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ss triple helix - autumn 2005,  Religious Hatred Law

Religious Hatred Law

Mark Mullins reviews the proposed new legislation

For the third time since coming to power the Government is seeking to pass a law against stirring up religious hatred. It is, in my view, a blasphemy law for all religions in all but name and, as a result, risks seriously limiting the freedom of Christians to criticise the claims of other religions and proclaim the uniqueness of Christ.

The Racial and Religious Hatred Bill will amend Section 18 of the Public Order Act 1986 so that it will read:

A person who uses threatening, abusive or insulting words or behaviour, or displays any written material which is threatening, abusive or insulting, is guilty of an offence if

- he intends thereby to stir up racial or religious hatred, or

- having regard to all the circumstances the words, behaviour or material are (or is) likely to be heard or seen by any person in whom they are (or it is) likely to stir up religious or racial hatred.

The Government has claimed that this offence is only aimed at curbing extreme words or behaviour, hence the requirement that the words used be 'threatening, abusive or insulting'. However this is the same requirement used in Section 5 of the Public Order Act under which Harry Hammond, a 67-year-old street preacher, was tried and found guilty for holding a placard displaying the words 'Stop Immorality, Stop Homosexuality, Stop Lesbianism' (Harry Hammond v DPP [2004] EWHC 69). Clearly the threshold for what is considered to be 'threatening, abusive or insulting' is disturbingly low when one considers the variety of religious sentiments which would be in a similar category to Mr Hammond's sign.

The wording of the second limb is of equal concern. As the legislation is framed in the alternative ('he intends to stir up racial or religious hatred OR…') no intention is required on behalf of the speaker nor is it required that hatred was actually stirred up. It need only be shown that there was likely to be present a person in whom religious hatred was likely to be stirred up.

Proponents of this law argue that there are significant safeguards placed within the proposed legislation – including the fact that the Attorney General must provide his consent before a prosecution is brought. However, even if this supposed safeguard does mean that not many individuals are actually prosecuted each year, it will not stop suspects having to go through the stress of lengthy investigations before the Attorney General makes his decision and is therefore bound to have a chilling effect on people's willingness to engage in controversial religious debate for fear of the process itself, if not the outcome. For those who are in fact found guilty of the offence, the penalty is up to seven years imprisonment, an amount that is two years more than that given for causing actual grievous bodily harm!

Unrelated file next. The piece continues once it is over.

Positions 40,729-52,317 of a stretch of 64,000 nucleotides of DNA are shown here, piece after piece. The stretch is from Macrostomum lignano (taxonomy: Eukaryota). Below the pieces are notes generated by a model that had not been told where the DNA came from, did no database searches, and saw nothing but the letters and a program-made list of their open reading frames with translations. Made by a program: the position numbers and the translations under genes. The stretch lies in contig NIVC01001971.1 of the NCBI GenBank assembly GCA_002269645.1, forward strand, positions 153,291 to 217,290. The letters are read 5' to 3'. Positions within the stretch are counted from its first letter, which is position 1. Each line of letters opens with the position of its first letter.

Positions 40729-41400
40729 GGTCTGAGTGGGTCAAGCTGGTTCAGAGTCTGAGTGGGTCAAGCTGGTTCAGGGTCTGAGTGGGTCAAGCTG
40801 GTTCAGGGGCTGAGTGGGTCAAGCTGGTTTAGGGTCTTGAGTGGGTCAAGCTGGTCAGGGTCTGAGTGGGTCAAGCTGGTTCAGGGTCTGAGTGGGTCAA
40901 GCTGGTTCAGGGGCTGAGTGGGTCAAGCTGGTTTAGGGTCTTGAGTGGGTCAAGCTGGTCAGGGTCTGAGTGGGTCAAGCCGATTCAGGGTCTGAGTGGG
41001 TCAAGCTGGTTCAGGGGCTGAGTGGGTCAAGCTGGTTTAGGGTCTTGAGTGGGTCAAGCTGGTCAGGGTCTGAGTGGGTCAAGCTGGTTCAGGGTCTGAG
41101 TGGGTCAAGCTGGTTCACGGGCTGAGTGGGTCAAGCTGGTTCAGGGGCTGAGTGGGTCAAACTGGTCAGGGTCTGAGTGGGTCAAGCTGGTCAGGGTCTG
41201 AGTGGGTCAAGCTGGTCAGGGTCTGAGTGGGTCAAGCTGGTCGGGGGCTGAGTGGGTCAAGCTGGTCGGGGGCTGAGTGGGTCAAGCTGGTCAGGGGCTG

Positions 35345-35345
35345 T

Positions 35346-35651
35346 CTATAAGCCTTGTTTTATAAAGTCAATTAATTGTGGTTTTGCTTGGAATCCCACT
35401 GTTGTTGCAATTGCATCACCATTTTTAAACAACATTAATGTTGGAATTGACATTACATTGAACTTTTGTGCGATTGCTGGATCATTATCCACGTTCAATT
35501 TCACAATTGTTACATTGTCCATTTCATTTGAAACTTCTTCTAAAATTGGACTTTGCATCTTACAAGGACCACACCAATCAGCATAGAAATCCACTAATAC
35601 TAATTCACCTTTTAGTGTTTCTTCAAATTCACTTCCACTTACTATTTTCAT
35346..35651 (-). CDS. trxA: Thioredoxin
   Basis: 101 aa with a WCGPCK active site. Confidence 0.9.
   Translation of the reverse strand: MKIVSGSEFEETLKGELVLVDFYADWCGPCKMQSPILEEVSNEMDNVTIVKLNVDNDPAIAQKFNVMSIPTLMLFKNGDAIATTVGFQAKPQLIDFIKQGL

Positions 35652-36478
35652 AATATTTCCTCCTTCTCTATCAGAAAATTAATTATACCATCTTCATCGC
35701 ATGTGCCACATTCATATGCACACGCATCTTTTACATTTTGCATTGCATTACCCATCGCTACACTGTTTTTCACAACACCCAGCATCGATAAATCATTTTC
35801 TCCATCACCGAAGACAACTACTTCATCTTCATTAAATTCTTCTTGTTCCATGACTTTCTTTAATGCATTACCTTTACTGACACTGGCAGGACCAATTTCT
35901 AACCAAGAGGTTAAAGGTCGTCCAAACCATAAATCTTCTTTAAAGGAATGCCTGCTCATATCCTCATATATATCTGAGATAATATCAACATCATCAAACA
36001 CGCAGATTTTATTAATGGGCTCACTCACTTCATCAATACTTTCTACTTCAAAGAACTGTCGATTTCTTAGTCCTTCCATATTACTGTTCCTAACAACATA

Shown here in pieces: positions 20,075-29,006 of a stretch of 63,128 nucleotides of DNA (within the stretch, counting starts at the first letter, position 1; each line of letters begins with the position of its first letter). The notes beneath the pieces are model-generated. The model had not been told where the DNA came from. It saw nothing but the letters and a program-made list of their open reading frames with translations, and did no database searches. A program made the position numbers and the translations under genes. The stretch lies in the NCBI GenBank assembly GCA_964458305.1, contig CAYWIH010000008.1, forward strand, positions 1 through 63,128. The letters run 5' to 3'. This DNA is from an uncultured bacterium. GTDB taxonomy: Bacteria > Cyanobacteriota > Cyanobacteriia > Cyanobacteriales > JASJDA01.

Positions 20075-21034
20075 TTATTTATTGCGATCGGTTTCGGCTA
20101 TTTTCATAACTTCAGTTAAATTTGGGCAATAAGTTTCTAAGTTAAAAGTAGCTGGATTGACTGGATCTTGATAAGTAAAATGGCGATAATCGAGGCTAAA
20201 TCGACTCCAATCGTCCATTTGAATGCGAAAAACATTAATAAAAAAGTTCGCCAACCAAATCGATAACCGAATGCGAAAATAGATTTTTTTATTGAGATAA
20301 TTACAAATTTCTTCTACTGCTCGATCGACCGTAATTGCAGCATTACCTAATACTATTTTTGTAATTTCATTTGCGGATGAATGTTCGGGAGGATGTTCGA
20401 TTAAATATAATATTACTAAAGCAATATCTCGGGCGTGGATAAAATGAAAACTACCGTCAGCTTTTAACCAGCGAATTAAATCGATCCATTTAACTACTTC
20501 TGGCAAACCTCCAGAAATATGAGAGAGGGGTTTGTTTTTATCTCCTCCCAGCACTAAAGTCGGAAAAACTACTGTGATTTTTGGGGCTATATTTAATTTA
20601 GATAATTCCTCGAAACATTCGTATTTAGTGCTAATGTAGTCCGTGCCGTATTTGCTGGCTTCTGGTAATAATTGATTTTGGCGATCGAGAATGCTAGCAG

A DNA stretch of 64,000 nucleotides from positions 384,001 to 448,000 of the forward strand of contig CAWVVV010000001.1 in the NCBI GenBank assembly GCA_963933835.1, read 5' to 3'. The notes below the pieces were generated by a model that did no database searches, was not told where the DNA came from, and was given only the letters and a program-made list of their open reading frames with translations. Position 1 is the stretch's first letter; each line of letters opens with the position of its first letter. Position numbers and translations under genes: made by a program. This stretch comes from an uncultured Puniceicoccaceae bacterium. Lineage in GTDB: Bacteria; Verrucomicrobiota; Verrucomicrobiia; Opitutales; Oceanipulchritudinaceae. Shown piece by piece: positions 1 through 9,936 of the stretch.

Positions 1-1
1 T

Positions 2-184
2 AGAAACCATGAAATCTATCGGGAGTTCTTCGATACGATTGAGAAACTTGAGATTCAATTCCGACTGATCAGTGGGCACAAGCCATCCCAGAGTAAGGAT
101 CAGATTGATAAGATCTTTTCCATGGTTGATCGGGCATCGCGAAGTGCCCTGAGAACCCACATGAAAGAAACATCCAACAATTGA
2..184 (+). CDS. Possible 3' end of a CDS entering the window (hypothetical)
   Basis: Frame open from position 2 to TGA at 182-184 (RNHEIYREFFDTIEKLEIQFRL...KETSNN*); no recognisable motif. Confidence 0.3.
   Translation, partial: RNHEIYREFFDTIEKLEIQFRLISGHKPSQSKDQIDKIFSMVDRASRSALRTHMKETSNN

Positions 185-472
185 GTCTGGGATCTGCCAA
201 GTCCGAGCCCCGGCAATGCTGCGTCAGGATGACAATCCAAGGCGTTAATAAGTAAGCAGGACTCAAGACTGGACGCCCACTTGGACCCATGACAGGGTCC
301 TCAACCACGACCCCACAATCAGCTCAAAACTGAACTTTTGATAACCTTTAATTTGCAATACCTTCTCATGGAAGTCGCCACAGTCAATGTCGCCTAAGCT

A similar piece of legislation has been passed in Australia with worrying consequences. Two pastors were tried and found guilty of 'vilifying Muslims' under the Racial and Religious Tolerance Act which was passed in the State of Victoria in 2001. Daniel Scot, a Christian pastor from Pakistan living in Australia, held a seminar on 9 March 2002 in which he, an expert on Islam, sought to teach members of his congregation about what the Qur'an says and what some Muslims believe. Muslims had infiltrated the group and reported Daniel Scot to the authorities under the Racial and Religious Tolerance Act. Pastor Nalliah was similarly reported for his involvement in writing articles published in a 'Catch the Fire' newsletter and on the internet. It is now being reported that, in response to this case, Muslims are now having their meetings infiltrated by Christians. Far from helping to soothe tensions between 'extremist groups' (the expressed wish of the government), I believe that this Bill will only serve to increase tensions, as it will encourage religious groups to use this new legislation as a stick to beat their opponents with.

I mentioned at the beginning that this is, in reality, a blasphemy law for all religions. There is further difficulty, however, as 'religion' is not defined in the legislation and is therefore open to subjective interpretation. Under the current open-ended wording, Christians could find actions brought against them by witches and Satanists. Furthermore, the only way a blasphemy law for all religions can operate is if there is no defence of truth and indeed there is no such defence here. The only defence that can be raised where comments are made in public is that a person did not intend and was not aware that his words or behaviour might be threatening, abusive or insulting. The gospel, by its nature, is an offence to the unsaved so it is unlikely to help Christians.

As the Prophet Isaiah said in Isaiah 59:14 - So justice is driven, and righteousness stands at a distance; truth has stumbled in the streets, honesty cannot enter.

BE INFORMED and help inform your churches. For details of what happens next with the Bill, see and

LOBBY peers and MPs by writing to them and visiting them.

PRAY that the hearts and minds of MPs and Peers will change

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